In any case, all the relevant API commands can be found on this page, and Steam has pretty good step-by-step documentation for how to set up an achievement system, including a complete example with code you can just borrow directly or modify as necessary.

My own version is pretty similar to theirs.



The source is somewhat bloated with additions of my own, which I’ll get to in a moment.



On startup the game basically just has to ask Steam for the latest “stats” (which includes achievements) and wait for a response via callback. Then it’s good to go, adding new achievements at any point or using any of the API’s other dozens of methods.

As per onUserStatsRecieved(), as soon as Cogmind has the online stats data the other thing it does is immediately sync the data between the game and Steam. Usually there will be no difference, but if for example a player has been using the DRM-free version then migrates their data over to a Steam install, it’d be nice to automatically upload all their previous achievements. Likewise, a fresh reinstall of Cogmind on Steam will also need to know all previous achievements so that it can display them in the game’s own UI. The drawback of the latter Steam->Cogmind scenario is that Cogmind technically stores more information about individual achievements than Steam’s database (for example the highest difficulty on which it was earned), meaning that extra data would be lost.

So that’s what all the logged “uploading” and “downloading” is about in the source there :)

With a basic API interface available, the first order of business was to test it! Using my trusty new EARN_ACHIEVEMENT debug console command, I gave myself a couple of achievements--earnAchievement() simply calls SteamAchievements::SetAchievement() and voilà, the first ever Cogmind achievements to appear on Steam popped right up :)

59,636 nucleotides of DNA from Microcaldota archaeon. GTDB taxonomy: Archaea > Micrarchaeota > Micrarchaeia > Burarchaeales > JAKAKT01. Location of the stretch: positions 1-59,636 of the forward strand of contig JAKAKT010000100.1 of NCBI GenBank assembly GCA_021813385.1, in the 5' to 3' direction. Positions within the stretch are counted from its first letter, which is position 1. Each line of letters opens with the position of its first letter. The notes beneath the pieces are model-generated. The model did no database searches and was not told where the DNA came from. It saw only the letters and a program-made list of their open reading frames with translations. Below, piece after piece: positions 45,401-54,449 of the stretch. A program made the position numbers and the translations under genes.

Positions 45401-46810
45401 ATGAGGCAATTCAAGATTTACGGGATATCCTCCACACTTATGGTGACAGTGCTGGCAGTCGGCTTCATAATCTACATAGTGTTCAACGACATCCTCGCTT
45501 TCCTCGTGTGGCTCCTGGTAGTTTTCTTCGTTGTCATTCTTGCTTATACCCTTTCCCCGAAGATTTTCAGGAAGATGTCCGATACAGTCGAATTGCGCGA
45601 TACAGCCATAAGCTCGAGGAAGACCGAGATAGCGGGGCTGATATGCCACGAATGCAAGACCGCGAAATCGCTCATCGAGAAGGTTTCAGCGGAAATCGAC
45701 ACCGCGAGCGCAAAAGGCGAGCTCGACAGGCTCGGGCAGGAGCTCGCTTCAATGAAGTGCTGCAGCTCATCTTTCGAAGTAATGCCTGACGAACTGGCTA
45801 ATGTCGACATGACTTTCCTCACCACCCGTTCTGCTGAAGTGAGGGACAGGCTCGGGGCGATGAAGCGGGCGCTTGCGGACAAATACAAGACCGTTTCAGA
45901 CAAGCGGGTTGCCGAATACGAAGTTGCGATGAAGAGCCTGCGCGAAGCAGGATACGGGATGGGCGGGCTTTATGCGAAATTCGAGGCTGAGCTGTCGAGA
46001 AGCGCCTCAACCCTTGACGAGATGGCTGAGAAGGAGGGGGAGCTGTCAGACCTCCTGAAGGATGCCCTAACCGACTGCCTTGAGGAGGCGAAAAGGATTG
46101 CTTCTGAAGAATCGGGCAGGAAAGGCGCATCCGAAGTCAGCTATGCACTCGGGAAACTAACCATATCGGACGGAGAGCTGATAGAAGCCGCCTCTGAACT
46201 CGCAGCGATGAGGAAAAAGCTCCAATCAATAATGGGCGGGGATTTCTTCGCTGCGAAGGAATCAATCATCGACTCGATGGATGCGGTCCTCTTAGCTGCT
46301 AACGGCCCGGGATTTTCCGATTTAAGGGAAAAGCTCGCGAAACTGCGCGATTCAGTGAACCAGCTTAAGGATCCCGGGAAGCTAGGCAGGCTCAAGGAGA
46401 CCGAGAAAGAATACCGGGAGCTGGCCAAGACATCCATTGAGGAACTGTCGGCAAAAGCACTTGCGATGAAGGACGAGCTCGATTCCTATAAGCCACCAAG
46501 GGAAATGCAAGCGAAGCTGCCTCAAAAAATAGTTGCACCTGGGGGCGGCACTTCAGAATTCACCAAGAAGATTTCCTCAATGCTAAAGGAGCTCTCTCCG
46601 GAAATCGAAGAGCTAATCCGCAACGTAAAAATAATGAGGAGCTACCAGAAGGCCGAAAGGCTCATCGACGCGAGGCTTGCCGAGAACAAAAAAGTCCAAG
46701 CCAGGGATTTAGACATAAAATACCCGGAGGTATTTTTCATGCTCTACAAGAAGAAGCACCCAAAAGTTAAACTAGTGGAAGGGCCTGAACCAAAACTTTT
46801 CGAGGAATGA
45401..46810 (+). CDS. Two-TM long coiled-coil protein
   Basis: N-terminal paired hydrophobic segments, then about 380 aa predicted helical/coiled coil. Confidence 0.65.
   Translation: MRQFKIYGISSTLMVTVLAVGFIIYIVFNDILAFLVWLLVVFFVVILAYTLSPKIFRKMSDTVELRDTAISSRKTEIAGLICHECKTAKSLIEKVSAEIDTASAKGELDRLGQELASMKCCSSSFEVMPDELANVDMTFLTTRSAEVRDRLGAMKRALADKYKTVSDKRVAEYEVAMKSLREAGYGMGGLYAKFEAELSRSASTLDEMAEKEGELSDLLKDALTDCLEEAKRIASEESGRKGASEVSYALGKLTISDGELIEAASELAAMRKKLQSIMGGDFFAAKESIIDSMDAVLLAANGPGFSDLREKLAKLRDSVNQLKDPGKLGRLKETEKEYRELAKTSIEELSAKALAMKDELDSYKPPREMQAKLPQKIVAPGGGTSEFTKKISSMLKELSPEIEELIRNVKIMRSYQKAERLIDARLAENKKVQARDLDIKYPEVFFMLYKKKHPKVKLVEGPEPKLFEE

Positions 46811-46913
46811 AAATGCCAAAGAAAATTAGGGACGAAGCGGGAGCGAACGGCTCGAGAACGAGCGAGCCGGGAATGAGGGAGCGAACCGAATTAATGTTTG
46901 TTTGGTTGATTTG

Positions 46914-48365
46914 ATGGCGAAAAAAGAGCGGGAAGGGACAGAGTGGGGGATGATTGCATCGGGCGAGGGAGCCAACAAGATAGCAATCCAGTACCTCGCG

First Cogmind achievements to be tested on Steam. “Every single achievement” my…

I also needed the CLEAR_ACHIEVEMENT command to make sure different scenarios worked as expected, and it was pretty neat to see how quickly Steam’s UI reacted to having or not having the achievements (it’s pretty much instantaneous), even when I was just repeatedly toggling them on and off :P

Testing achievements on Steam requires them to be added to the Steam database, sure, but unfortunately test achievements also show on the store page. I guess you could make an obvious “test_achievement” and use that temporarily to make it more obvious, but I didn’t want to pollute my data with testing stuff, so for a couple weeks or more leading up to the Beta 6 release, Cogmind’s store page looked somewhat odd xD


Test achievements appearing on Cogmind’s Steam store page… 2 of them.

Steamworks clearly has an internal toggle for whether a game supports achievements, but it doesn’t honor that toggle in terms of showing on the freaking store page whether a game includes any. How misleading…